Spirit Intervention
Spiritualist annals contain a number of accounts of the intervention
of spirits to find lost wills, other papers, or objects of
importance, or to track down murderers. Boccaccio, in his Life
of Dante, related that the spectral form of Dante appeared in a
dream to his son Jacopo Alighiere, and on the son’s inquiry
whether he had finished his great poem, the thirteenth canto
of which they were unable to find, the spirit took him by the
hand and led him to the house and into the room where Dante
had been accustomed to sleep and pointed out a blind window
covered by matting. On waking, Alighiere found the missing
canto, which had not been seen before, in this place.
The philosopher Kant, in his revelations on Emanuel Swedenborg,
narrated the story of a Madame Marteville, a widow
who was asked to pay a debt of her deceased husband. She remembered
that the debt was paid but could not find the receipt.
During a visit to Swedenborg, Marteville asked the seer
if he had known her husband. Swedenborg answered in the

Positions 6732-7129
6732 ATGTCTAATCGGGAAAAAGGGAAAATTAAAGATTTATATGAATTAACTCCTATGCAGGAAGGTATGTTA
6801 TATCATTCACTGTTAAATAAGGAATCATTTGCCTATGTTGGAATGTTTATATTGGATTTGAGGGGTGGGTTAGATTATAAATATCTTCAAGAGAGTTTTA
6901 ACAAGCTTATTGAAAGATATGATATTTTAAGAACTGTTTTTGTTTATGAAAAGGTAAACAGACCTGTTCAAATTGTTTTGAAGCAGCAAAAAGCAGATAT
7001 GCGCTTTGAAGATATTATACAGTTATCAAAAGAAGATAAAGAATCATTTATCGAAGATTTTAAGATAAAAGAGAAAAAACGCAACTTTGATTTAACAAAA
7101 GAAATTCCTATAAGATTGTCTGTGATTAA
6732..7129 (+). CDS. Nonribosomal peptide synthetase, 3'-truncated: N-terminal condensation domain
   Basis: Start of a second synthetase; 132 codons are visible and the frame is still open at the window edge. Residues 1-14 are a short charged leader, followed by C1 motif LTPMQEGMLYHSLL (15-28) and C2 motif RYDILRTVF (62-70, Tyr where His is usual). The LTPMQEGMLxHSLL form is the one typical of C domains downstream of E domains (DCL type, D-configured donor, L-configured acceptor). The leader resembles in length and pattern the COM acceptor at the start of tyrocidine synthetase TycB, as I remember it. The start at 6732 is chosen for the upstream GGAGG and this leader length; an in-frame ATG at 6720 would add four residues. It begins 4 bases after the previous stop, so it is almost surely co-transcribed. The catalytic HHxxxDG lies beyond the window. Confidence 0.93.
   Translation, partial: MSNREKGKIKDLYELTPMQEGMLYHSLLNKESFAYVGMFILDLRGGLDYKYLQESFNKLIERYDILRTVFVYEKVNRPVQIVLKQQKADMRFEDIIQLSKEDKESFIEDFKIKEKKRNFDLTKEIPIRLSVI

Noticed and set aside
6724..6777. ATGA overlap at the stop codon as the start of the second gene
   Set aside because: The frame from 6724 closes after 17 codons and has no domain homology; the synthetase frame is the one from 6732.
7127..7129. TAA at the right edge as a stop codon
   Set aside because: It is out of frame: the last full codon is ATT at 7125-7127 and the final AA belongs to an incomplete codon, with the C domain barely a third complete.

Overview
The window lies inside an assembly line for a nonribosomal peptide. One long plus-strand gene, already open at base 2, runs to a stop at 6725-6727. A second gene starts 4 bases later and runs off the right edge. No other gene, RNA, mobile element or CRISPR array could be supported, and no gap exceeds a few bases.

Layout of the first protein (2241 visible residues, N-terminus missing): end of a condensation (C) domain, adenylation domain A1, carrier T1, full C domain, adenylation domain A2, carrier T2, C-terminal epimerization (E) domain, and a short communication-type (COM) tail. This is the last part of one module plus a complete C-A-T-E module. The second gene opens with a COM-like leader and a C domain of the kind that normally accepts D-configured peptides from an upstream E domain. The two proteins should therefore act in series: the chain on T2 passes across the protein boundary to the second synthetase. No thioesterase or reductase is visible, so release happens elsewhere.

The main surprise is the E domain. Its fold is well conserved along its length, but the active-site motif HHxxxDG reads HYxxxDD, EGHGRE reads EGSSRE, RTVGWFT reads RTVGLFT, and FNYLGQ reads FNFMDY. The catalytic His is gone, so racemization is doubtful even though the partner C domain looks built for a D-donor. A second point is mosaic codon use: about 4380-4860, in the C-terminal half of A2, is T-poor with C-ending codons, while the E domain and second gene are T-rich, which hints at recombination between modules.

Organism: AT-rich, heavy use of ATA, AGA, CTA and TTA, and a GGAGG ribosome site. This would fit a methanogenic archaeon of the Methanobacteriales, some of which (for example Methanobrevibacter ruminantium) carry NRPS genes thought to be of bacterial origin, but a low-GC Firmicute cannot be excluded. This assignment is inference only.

negative. Eight days afterward, the spirit of the dead man appeared
to the widow in a dream and showed her where she
would find a casket of finest workmanship with the receipt and
a magnificent pin, which was also lost, inside. She immediately
got out of bed, ran to the place indicated, and found the casket
and contents.
In the morning, she was hardly awake when Swedenborg was
announced. Without having knowledge of her dream Swedenborg
told her that during the night he conversed with many
spirits, among them her deceased husband who, however, cut
short the conversation by saying that he must visit his wife in
order to reveal to her the whereabouts of a paper of the highest
importance and of a diamond breast pin she thought lost. Swedenborg
called to find out whether the spirit had kept his